I just love the track! Something about being up there, working hard, concentrating on my pace (first, power-walk, then alternating with jogging). I often meet people I know on my way to, or coming down from the track. Or—in the case of today, when I arrived I happened to meet a good friend up there, power-walking already. It was great to see my friend. After I stretched, the two of us power-walked around the track. And talked! We sure do like to talk. Both of us do. (*grin*)

My friend asked me what was new since we hadn’t seen each other for a number of weeks. After giving a brief description of my new job, my friend suddenly said “Ow!” and stopped as the two of us were just rounding the far turn on the track. “What’s the matter?” I asked. I was concerned, and immediately felt for my friend. Then the story came out. A continuing medical concern, for several years. A new flare-up, and a trip to the doctor was indicated. I heard some concern and anxiety, too.

When my friend mentioned that this was the last lap around the track, I immediately asked whether I could pray—either right now, or later. “Now would be great!” said my friend, with a big smile. So we prayed, right there by the edge of the track, near the door.

I prayed for comfort, encouragement, for pain to go away, for the medical staff looking at what was the matter, for my friend to discover any good exercises to do in the meanwhile, and finally—for a good outcome, short term and long term, too. Talk about encouragement! We hugged afterwards.

Thanks, God, for the opportunities You give me for prayer. And thanks for my dear friend, too!

@chaplaineliza

Like what you read? Disagree? Share your thoughts with your loved ones and continue the conversation.

(Suggestion: visit me at my daily blog for 2015: matterofprayer: A Year of Everyday Prayers.   @chaplaineliza And read #40acts sermons from Pastor, Preacher Pray-er – Thanks!)

(#BestOf) Helping, Serving—One Woman at a Time (Feature Friday!)

(the Best of) A Year of Being Kind, Wednesday, April 29, 2015

Reading through this Feature Friday post from a year ago, I am reminded again of how important this is—helping one woman at a time. Providing a refuge, a support, a place of encouragement for women in need, discouraged and hopeless. Sarah’s Circle is one of those wonderful places of encouragement and assistance. Read more, please!

A Year of Being Kind blog – Friday, April 25, 2014

heart balloons

Helping, Serving—One Woman at a Time (Feature Friday!)

Imagine being afraid. Downright terrified. Needing a safe place to stay. On top of that, being homeless. No place to go. Nowhere to sleep. Nothing to eat. On top of everything, you’re a woman. Got that? All of those things, rolled up into a tight ball of frantic fear and anxiety.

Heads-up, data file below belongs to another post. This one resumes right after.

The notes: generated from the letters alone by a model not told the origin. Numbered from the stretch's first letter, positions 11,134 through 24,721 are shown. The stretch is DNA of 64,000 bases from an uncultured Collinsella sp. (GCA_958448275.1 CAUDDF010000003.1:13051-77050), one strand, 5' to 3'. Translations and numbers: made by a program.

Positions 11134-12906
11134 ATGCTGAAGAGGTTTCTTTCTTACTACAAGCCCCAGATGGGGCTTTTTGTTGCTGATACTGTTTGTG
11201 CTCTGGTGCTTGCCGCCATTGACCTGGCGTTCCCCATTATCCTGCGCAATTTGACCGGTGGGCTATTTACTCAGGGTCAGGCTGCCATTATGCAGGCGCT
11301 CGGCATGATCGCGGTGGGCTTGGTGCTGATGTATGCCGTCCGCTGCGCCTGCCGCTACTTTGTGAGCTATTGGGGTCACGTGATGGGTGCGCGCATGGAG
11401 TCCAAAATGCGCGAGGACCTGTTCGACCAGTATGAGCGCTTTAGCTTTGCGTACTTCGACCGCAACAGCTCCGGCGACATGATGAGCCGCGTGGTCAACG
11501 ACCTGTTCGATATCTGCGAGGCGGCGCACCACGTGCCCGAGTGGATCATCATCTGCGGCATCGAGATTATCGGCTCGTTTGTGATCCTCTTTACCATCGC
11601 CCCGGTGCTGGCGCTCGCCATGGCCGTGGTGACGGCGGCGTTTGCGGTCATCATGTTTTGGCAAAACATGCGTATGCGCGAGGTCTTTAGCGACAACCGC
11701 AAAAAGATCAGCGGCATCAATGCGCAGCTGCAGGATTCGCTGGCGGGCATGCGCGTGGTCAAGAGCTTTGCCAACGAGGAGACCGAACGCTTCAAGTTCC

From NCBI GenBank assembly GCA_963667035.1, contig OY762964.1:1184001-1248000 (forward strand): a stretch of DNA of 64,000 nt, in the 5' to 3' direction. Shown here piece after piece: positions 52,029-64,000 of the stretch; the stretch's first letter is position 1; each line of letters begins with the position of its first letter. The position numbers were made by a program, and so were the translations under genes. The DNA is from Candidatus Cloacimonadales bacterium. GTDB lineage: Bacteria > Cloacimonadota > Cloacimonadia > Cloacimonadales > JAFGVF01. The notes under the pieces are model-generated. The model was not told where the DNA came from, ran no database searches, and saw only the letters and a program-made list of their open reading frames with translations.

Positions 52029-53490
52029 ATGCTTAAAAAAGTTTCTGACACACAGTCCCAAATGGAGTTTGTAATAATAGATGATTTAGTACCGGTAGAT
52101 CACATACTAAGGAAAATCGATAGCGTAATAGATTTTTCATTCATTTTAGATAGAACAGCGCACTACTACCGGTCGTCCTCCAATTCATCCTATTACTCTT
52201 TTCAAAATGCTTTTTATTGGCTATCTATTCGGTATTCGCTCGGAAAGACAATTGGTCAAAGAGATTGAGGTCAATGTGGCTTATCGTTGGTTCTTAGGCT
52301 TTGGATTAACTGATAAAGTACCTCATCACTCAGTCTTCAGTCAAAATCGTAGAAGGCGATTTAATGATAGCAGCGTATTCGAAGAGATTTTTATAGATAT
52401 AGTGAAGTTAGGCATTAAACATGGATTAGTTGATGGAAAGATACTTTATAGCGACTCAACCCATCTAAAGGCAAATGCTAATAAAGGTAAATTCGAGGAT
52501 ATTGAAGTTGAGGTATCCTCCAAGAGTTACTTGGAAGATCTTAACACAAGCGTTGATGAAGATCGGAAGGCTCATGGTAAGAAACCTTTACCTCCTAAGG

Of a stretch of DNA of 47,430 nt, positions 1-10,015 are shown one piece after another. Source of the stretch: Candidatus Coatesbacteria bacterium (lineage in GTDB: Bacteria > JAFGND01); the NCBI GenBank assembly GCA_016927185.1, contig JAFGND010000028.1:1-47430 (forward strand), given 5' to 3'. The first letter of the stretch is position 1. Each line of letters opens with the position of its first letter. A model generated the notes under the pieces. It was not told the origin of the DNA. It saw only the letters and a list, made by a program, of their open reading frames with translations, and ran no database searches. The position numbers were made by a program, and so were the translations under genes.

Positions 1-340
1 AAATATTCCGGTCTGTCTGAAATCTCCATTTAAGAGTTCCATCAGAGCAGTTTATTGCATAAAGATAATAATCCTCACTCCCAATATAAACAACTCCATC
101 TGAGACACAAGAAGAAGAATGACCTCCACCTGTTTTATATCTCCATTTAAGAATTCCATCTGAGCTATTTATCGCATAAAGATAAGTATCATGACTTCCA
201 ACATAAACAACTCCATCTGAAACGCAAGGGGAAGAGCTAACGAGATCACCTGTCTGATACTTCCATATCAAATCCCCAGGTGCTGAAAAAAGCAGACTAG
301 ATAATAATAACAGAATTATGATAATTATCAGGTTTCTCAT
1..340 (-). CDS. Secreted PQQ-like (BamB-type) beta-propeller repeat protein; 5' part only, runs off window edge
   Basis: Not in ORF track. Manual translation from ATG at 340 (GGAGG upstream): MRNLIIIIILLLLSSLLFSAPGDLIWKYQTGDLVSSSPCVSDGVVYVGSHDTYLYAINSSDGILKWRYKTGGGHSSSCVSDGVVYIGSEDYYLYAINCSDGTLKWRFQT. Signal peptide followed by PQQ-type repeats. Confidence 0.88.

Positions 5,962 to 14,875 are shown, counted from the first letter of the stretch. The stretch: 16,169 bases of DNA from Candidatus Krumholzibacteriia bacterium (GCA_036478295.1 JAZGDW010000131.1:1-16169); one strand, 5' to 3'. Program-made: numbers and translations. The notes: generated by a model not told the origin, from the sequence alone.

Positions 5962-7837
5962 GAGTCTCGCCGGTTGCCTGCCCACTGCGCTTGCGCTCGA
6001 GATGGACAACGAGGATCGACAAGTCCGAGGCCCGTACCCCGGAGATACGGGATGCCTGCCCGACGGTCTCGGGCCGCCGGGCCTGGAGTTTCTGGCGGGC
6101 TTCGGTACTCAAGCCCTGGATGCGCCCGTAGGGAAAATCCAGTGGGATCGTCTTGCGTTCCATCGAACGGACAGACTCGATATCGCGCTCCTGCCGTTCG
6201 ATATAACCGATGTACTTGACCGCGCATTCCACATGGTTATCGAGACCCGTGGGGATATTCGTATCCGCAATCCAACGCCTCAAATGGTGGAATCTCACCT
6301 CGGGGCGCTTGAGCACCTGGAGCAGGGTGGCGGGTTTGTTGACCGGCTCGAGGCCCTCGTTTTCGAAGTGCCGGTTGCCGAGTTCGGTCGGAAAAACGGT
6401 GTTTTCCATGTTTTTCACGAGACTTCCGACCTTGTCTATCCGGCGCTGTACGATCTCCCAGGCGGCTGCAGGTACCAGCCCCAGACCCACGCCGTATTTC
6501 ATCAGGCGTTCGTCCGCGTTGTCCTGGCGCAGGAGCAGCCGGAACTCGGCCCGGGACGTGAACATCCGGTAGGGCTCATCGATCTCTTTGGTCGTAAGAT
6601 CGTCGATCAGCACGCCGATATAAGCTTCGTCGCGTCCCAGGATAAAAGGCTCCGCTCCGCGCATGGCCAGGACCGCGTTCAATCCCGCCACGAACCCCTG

What to do? How to cope?

There is a place to go. There is a solution.

In the Uptown neighborhood of Chicago, Sarah’s Circle provides a refuge for women. They may be homeless, or in need of a safe place to go, or both. Sarah’s Circle provides assistance in terms of housing, case management, referrals, and other necessities of life. In other words, this organization provides hope for women who have just about run out of hope.

A friend of mine, James, is the business manager for Sarah’s Circle. I talked with him recently. He told me this organization “is a place where any woman can come and find support no matter what their situation is.” James is quite enthusiastic about the services and other resources these caring folks provide. Their day program is open to anyone. That means—anyone. Regardless of the reasons for homelessness and loss of family, employment, living space, dignity—women can come to Sarah’s Circle and find help and hope for themselves.

In addition, this non-profit organization also supports twenty-two units of permanent housing. (This is in partnership with the Department of Housing and Urban Development.) Sarah’s Circle is an oasis in the challenging, sometimes fearsome desert that is the city of Chicago. This group helps vulnerable women through difficult times, as they rebuild their dignity, stability—their very lives.

Women have gender-specific reasons for difficulties in their lives, which include many types of trauma.

Not only can homelessness be a result of poverty and domestic violence, but Post-Traumatic Stress Disorder frequently occurs. As a result, trauma can contribute to mental illness and substance abuse.

Sarah’s Circle reports: “Approximately 56% of women who are homeless have been sexually assaulted; this is more than three times the rate for homeless men and for women in the general population. Research shows a strong correlation between frequency and seriousness of past victimization and diagnosis of mental illness as well as reported drug and alcohol problems. Women are more than twice as likely as men to develop PTSD. “

Sarah’s Circle is not a religious organization, but many people of various faith expressions work or volunteer at this organization. As I reflect upon service to the poor and homeless, giving a cup of cold water to those in need, I can’t help but be reminded of the verse I’ve chosen for the month of April. Colossians 3:23 tells us “Whatever you do, work at it with all your heart, as working for the Lord.”

May I be given the willingness to go and do likewise. Please, God, may it be so.

@chaplaineliza

For more information about Sarah’s Circle in the Uptown neighborhood of Chicago, check out their website: http://www.sarahs-circle.org/

Like what you read? Disagree? Share your thoughts with your loved ones and continue the conversation.

(Suggestion: visit me at my daily blog for 2015: matterofprayer: A Year of Everyday Prayers.   @chaplaineliza And read #40acts sermons from Pastor, Preacher Pray-er – Thanks!)